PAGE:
Degree Name

Doctor of Business Administration


Sydney Business School


Australian universities are in a precarious position: they face an array of challenges that could potentially affect their sustainability. Globally there are concerns that the aging population and aging workforce, are leading to a scarcity of quality talent. This in turn has repercussions for the higher education sector in the long term. When the full effects of the aging academic workforce collide with the effects of the diminishing academic pool and the forces of globalisation, Australian universities may not be able to meet their workforce needs.

The purpose of this study is to gain a comprehensive understanding of how Australian universities recruit and select their senior academic leaders. Further, it will explore if there are factors affecting the recruitment and selection process, and if so, what they are, and what can be done to address them.

A multiple case-study methodology was used adopting a constructivist-interpretivist paradigm. Ten case studies were chosen from the 39 Australian universities and three executive search firms also participated. This multiple case-study approach allowed the researcher to explore the views of individuals, activities, processes and events that comprehensively describe the recruitment and selection of senior academic leaders.

The study’s findings raise concerns across a number of areas in relation to the recruitment and selection of senior academic leaders. In particular Australian universities’ fixation with rating high in world research rankings and Excellence in Research for Australia (ERA); therefore their key criteria when recruiting and selecting senior academic leaders are having a PhD and an outstanding research profile. Whilst there is nothing wrong with a university aspiring to have an exemplary research profile, there is less attention paid to quality learning and teaching and leadership when recruiting senior academic leaders. This is a concern, as Australian universities are facing growing competition for staff and students from within Australia and overseas. Therefore it is vital that they have effective leaders in place and remain competitive across all facets of higher education, including research, learning and teaching and the student experience.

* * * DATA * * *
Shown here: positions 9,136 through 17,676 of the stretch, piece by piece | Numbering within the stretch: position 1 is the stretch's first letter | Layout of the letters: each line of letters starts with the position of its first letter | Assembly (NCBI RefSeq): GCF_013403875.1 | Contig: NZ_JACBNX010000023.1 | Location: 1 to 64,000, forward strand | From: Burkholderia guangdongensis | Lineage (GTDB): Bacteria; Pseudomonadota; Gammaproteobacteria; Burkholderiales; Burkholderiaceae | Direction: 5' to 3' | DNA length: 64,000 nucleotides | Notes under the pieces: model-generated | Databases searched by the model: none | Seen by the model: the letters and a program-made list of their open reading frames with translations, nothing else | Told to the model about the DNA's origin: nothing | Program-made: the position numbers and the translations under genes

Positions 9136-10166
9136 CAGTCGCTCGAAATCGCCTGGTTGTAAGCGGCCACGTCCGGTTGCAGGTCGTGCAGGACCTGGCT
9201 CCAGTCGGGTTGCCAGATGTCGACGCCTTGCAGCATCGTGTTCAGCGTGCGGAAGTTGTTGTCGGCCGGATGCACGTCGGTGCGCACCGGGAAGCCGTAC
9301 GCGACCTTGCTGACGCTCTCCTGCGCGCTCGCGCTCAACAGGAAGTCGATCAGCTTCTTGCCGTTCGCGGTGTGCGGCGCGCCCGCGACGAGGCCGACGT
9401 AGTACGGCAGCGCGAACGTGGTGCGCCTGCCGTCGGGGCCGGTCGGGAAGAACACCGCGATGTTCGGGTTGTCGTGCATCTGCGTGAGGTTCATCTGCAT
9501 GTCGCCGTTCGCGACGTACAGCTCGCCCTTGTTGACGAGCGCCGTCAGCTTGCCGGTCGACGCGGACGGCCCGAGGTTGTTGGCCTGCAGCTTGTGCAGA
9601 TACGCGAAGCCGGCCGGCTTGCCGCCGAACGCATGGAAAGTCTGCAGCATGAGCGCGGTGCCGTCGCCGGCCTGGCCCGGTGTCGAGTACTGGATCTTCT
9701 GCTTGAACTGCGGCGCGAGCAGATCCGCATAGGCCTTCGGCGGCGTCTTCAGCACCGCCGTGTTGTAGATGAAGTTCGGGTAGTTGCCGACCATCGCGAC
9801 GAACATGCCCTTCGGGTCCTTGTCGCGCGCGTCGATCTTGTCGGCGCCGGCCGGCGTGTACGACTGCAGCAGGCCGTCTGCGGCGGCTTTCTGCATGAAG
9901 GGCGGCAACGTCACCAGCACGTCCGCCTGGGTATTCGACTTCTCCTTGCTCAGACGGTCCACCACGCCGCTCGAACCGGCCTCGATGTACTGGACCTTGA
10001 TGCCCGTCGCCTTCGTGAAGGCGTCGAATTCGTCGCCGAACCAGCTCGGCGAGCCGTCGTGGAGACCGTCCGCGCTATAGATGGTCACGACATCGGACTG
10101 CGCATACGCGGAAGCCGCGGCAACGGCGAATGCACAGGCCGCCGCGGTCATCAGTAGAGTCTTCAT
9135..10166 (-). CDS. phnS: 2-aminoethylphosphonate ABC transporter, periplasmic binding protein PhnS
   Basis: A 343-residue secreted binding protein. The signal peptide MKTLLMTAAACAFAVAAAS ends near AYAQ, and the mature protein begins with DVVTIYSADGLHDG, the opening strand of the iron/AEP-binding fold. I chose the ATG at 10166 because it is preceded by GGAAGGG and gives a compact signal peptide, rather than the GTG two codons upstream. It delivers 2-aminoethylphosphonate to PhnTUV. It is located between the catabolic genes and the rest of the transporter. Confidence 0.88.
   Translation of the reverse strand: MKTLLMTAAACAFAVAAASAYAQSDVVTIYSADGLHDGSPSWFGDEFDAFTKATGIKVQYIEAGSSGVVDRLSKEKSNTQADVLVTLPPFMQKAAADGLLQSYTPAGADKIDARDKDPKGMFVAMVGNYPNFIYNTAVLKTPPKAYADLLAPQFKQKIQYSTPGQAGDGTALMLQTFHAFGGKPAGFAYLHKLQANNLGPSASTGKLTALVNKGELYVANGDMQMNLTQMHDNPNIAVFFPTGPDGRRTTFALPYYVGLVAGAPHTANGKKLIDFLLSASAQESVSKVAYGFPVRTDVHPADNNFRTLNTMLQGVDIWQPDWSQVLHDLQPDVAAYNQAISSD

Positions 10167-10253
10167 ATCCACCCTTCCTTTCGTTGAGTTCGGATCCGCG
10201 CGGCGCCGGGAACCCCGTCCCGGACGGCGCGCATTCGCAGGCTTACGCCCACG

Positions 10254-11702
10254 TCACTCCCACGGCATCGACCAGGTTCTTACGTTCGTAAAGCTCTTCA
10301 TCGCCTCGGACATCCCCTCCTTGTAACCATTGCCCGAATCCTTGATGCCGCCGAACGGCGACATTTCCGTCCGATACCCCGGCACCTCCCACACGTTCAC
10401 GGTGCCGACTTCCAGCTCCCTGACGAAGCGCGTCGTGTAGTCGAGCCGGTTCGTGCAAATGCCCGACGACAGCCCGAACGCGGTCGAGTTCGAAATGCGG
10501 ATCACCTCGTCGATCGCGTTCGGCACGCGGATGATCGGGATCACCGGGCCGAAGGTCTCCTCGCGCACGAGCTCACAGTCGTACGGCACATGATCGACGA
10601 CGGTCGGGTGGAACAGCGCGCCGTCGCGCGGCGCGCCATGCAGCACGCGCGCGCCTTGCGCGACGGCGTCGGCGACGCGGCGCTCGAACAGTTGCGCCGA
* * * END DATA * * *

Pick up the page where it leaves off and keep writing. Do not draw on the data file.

Undoubtedly, the most concerning finding of this study is that Australian universities are not preparing for workforce challenges. There is a perception that there is an endless supply of quality senior academics from overseas and that Australian universities will continue to be in a prime position to recruit and select whomever they want. There appears to have been no risk assessment of what will happen if Australia becomes a less attractive destination in which to work, or what will happen when the full forces of aging and globalisation strike. No university participant had good examples of workforce planning. Succession planning has not been a priority for universities, and no participant university had established pipelines of academics coming through to senior leadership positions.

Another interesting finding is Australian universities’ heavy reliance on executive search firms to recruit their senior academic leaders. Each university wants to increase their research profile, and thus seeks to appoint high-calibre researchers. This often means through the use of executive search, poaching staff from other universities in Australia, or, in many cases, recruiting from overseas.